Kate Davies, Fertility Nurse Consultant, IVF coach and founder of Your Fertility Journey explains Premature Ovarian Insufficiency and how it can affect fertility.
Premature Ovarian Insufficiency
Premature Ovarian Insufficiency (POI) is sometimes referred to as premature or early menopause, and is the term used to describe when the ovaries stop working before the age of the natural menopause. On average a women’s menopause occurs around the age of 55. Sadly, POI occurs in 1in 100 women under the age of 40, 1 in 1000 women under the age of 30 and 1 in 10,000 women under the age of 20. Some women diagnosed with POI can still be in their teenage years.
What are the symptoms of premature ovarian insufficiency?
In women who are very young, their periods may not start at all and this can be an indication, among other reasons, of the condition. Women, who have previously had periods, may notice that their periods become irregular and then stop altogether. Other symptoms you may notice are:
- Hot flushes and night sweats
- Insomnia/disrupted sleep
- Weight gain (especially around waist and abdomen)
- Skin and hair changes (dryness, thinning)
- Breast tenderness
- Mood swings and irritability
- Anxiety/panic attacks
- Loss of self-esteem
- Lowered libido
- Difficulty concentrating and memory lapses
- Fatigue/low energy levels
- Joint/muscle pain
- Vaginal dryness and urinary infections
How is premature ovarian insufficiency diagnosed?
Unfortunately it can be difficult to diagnose POI, and initially you may be diagnosed with other conditions that may cause periods to cease, such as polycystic ovary syndrome (PCOS). A definitive diagnosis is obtained by taking a blood sample of follicle Stimulating Hormone (FSH) and repeating 4 weeks later. FSH levels above 30 iu/l are an indicator that the ovaries are failing and menopause is approaching or has happened. However, levels can fluctuate significantly in the early stages of POI, contributing to the difficulty in diagnosing the condition.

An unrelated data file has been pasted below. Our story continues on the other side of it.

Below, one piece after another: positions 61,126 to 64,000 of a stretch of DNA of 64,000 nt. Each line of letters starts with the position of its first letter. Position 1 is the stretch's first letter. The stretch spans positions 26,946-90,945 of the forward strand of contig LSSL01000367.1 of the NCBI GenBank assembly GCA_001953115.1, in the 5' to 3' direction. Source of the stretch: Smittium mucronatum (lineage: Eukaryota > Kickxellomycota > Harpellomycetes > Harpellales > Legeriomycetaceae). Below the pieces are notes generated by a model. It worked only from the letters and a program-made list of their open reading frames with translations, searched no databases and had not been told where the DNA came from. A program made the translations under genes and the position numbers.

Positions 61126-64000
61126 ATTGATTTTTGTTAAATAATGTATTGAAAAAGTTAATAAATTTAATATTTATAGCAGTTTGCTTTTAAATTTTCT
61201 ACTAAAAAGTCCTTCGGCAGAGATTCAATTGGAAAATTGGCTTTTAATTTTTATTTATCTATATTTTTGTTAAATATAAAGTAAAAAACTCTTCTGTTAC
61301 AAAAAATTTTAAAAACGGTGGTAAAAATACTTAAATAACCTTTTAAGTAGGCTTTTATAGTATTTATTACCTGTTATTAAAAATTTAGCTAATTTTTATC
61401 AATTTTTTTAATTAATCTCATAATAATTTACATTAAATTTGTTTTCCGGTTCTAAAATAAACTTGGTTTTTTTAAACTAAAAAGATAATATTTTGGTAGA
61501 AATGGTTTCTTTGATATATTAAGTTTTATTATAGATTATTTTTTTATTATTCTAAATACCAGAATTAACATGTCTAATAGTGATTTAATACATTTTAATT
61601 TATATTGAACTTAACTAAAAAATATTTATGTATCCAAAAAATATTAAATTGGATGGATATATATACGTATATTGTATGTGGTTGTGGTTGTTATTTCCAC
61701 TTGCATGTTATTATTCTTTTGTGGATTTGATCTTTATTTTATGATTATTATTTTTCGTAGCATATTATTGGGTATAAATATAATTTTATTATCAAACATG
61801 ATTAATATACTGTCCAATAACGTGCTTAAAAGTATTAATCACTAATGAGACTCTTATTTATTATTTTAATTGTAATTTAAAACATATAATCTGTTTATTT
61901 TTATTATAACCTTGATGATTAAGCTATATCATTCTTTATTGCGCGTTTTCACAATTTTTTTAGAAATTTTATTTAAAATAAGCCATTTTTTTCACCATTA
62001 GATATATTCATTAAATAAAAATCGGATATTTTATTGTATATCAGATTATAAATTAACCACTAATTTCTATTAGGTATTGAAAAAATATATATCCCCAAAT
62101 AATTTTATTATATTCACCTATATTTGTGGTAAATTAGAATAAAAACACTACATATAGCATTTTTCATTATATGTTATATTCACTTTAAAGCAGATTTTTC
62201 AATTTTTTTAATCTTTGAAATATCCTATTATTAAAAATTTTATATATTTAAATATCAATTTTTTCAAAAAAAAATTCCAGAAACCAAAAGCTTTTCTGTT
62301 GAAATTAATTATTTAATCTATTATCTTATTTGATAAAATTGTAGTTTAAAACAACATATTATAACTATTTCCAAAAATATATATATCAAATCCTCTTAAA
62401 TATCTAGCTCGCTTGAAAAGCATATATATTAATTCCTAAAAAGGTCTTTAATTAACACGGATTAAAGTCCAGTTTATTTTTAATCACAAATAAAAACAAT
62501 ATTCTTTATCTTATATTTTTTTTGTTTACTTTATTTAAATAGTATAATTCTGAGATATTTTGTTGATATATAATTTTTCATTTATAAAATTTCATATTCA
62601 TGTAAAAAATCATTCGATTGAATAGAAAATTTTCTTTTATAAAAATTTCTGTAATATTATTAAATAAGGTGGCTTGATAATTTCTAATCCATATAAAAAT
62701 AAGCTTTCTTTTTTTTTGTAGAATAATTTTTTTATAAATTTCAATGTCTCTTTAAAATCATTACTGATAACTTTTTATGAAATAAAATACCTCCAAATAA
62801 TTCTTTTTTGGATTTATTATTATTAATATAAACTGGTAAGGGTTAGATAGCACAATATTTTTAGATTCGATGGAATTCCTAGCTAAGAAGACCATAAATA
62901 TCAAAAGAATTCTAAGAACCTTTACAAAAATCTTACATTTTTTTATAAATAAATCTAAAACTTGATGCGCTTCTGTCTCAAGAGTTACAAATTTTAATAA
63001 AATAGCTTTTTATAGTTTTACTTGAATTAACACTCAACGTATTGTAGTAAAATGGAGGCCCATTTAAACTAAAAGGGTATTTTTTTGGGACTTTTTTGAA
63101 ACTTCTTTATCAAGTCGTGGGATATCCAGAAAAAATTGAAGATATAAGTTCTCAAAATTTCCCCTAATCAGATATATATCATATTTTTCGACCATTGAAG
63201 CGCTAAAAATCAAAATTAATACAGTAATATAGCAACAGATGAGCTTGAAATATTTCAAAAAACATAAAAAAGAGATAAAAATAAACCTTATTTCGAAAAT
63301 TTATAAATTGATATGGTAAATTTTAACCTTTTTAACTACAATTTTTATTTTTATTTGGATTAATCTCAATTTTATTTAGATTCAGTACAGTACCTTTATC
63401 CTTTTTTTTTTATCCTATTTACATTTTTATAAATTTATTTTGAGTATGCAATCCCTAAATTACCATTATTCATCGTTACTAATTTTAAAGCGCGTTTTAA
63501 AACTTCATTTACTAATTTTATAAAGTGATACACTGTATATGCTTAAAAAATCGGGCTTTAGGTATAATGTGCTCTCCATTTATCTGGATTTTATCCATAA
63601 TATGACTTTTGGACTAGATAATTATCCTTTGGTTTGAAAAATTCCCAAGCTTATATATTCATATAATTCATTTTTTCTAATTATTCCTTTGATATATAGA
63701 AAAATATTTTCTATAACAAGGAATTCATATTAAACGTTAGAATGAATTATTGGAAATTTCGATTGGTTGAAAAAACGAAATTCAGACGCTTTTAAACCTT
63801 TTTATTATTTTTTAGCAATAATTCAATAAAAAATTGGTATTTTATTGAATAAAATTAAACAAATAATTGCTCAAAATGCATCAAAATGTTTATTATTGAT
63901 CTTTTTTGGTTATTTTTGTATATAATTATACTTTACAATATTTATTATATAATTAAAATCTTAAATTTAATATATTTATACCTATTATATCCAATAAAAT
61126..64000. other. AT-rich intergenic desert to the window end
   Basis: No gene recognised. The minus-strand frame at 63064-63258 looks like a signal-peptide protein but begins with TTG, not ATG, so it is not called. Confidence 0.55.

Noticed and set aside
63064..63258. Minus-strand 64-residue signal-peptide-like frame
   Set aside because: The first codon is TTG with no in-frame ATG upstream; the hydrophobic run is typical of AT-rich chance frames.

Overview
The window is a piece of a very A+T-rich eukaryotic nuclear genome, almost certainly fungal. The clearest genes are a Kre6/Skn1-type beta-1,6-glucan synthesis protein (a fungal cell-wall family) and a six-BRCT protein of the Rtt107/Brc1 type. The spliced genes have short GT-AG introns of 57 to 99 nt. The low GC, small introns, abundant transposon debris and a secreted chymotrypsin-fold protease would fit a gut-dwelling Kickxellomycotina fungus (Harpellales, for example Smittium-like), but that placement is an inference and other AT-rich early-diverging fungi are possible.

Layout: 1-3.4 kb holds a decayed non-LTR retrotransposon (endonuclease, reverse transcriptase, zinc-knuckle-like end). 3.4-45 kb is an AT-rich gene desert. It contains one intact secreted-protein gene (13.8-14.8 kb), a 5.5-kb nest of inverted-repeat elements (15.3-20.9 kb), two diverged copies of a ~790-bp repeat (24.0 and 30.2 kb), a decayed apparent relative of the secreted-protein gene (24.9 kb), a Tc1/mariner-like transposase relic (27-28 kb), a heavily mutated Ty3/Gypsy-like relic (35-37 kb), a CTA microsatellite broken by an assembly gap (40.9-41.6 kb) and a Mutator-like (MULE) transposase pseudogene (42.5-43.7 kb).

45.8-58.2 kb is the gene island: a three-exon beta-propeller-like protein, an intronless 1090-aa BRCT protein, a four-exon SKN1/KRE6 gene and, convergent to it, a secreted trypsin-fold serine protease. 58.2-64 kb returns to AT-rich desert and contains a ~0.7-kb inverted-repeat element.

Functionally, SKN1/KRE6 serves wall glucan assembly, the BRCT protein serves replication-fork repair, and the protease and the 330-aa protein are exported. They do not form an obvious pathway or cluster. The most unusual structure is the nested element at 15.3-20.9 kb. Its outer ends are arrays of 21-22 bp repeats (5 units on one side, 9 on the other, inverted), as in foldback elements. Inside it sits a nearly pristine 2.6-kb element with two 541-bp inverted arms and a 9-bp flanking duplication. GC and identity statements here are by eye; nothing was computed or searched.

What is the treatment for POI?
Treatments for POI include hormone replacement therapy (HRT) or the combined oral contraceptive pill. Treatment is important to reduce the risks of long-term conditions such as osteoporosis. Oestrogen levels significantly reduce when the ovaries stop working and healthy bones require good amounts of oestrogen. HRT treatment improves bone density and therefore reduces the likelihood of osteoporosis occurring.
What does premature ovarian insufficiency mean for my fertility?
Women diagnosed with POI are more likely to conceive using donor egg and IVF. This can initially be devastating news and it’s important to take time to consider your options and what feels right for you and your partner. Speaking with your doctor and couples who have experience of conceiving using egg donation, can be helpful in getting all the information you need.
Where can I get more information and support?
The Daisy Network is a charity dedicated to supporting women with POI. They provide a support network of people to talk to, and offer advice on the treatments available, as well as keeping you up to date with research within the fields of HRT and assisted conception
You can also become a member of the Daisy Network and receive the following benefits:
- cheaper annual conference tickets
- Treatment options going forwards
- Access to The Daisy Network Forum and their closed Facebook group to connect with other members
- Access to videos and live chat sessions where you can ask questions to their medical experts Downloadable factsheets covering health, fertility and psychological topics and much more.
Kate Davies (RN, BSc (Hons), FP Cert) is a fertility nurse consultant and IVF coach. She is the founder of ‘Your Fertility Journey’, a clinic offering high quality advice and support for women and couples who were struggling to conceive. Find out more about Your Fertility Journey here. Kate is also co-host of The Fertility Podcast.